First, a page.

The Cultural Gutter

we've seen things you people wouldn't believe

"We are all in the gutter, but some of us are looking at the stars." -- Oscar Wilde

Dracula: Sovereign of the Damned

Comics Alliance’s Chris Sims provides a link to the anime version of Tomb of Dracula and his own running commentary on things like, Dracula’s light up fangs and stealing the Devil’s girlfriend.

Space Battleship Yamato

Live action Space Battleship Yamato trailer!

Samurai Dead Rising

Norio Shioyama worked with Capcom to create a samurai short promoting Dead Rising 2. Very pretty.

48 x 61

48 vs. 61 in Rintaro and Katsushiro Otomo’s excellent bicycle racing short where the racers look kinda like Rintaro and Otomo. Also, damn fine music and possible steampunkery.

Satoshi Kon’s Farewell Message

Makiko Itoh has translated Satoshi Kon’s farewell.

RIP, Satoshi Kon

Creator of Perfect Blue, Millennium Actress, Tokyo Godfathers, Paranoia Agent and Paprika, Satoshi Kon has died at 46. In memoriam, Midnight Eye’s substantial interview with Kon, here. Updated: Satoshi Kon wrote a farewell.

1:1 Gundam

1:1 Gundam almost done in Shizuoka, Japan.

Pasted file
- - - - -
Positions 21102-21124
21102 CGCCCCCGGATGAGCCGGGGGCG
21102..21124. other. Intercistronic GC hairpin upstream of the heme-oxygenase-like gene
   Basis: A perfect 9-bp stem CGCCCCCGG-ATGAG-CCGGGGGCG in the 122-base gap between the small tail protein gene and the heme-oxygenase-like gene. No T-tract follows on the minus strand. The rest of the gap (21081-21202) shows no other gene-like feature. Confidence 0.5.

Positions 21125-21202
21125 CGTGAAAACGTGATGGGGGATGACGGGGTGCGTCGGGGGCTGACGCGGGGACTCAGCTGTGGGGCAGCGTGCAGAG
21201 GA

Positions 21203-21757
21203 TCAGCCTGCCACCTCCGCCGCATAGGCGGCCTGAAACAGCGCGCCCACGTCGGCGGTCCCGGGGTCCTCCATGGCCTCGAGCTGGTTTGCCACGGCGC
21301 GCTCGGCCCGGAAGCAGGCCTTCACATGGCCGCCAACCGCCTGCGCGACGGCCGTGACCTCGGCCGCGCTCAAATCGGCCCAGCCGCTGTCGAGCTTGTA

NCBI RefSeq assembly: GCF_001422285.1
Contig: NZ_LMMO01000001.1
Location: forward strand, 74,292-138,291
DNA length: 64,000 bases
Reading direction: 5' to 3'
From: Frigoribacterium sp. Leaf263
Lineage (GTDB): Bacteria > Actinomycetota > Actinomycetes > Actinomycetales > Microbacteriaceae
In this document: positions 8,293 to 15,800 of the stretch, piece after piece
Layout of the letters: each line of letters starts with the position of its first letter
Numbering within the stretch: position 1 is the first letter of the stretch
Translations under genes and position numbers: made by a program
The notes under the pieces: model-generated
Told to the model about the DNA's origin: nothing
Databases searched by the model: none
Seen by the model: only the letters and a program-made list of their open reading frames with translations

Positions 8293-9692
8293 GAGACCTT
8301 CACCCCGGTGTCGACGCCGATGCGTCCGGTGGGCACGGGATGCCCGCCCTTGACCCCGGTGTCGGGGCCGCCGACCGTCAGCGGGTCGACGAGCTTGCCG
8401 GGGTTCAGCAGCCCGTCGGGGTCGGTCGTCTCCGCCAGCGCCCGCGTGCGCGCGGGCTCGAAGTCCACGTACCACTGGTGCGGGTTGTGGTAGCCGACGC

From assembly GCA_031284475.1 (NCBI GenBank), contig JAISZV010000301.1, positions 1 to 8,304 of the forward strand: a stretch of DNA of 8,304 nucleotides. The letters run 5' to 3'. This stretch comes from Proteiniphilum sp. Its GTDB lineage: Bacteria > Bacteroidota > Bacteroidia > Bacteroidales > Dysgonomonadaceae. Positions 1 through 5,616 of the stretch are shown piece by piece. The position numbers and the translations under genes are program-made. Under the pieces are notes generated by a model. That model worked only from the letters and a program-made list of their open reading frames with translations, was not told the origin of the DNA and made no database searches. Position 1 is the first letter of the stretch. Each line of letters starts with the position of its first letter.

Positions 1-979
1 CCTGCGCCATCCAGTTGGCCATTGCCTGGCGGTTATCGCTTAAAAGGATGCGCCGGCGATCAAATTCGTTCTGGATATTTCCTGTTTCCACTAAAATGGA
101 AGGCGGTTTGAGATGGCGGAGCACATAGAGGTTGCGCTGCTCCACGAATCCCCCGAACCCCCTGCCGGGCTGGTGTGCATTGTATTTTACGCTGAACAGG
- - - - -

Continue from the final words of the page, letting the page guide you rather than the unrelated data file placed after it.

Technotise

Technotise looks like Japanese anime, but it’s Serbian. And it’s getting a live action remake. Here’s hoping Tecnhotise survives and we all get to see the animated version.

Yokai, Dissected.

In the interest of Science: gallery of anatomical drawings of yokai, Japanese folk monsters. Hopefully, no actual yokai were harmed in making these drawings.

RIP Carl Macek

Carl Macek has died: “Carl had his critics. But one thing is certain: the popularity of anime in the North America would not be where it is today without Macek’s groundbreaking work on Robotech and his efforts on behalf of Streamline Pictures.”  More at Cartoon Brew.

A Short from Studio 4C

“Kigeki/ Comedy”: 10 minutes of Studio 4C.

Secret Identity

Ian’s girlfriend discovers he has a secret in his pants in this animated film by Guillaume Chartier. (thanks, Dr. O!)

A Matter of Evolution: Monkeys vs. Robots

skunk ape 80.JPG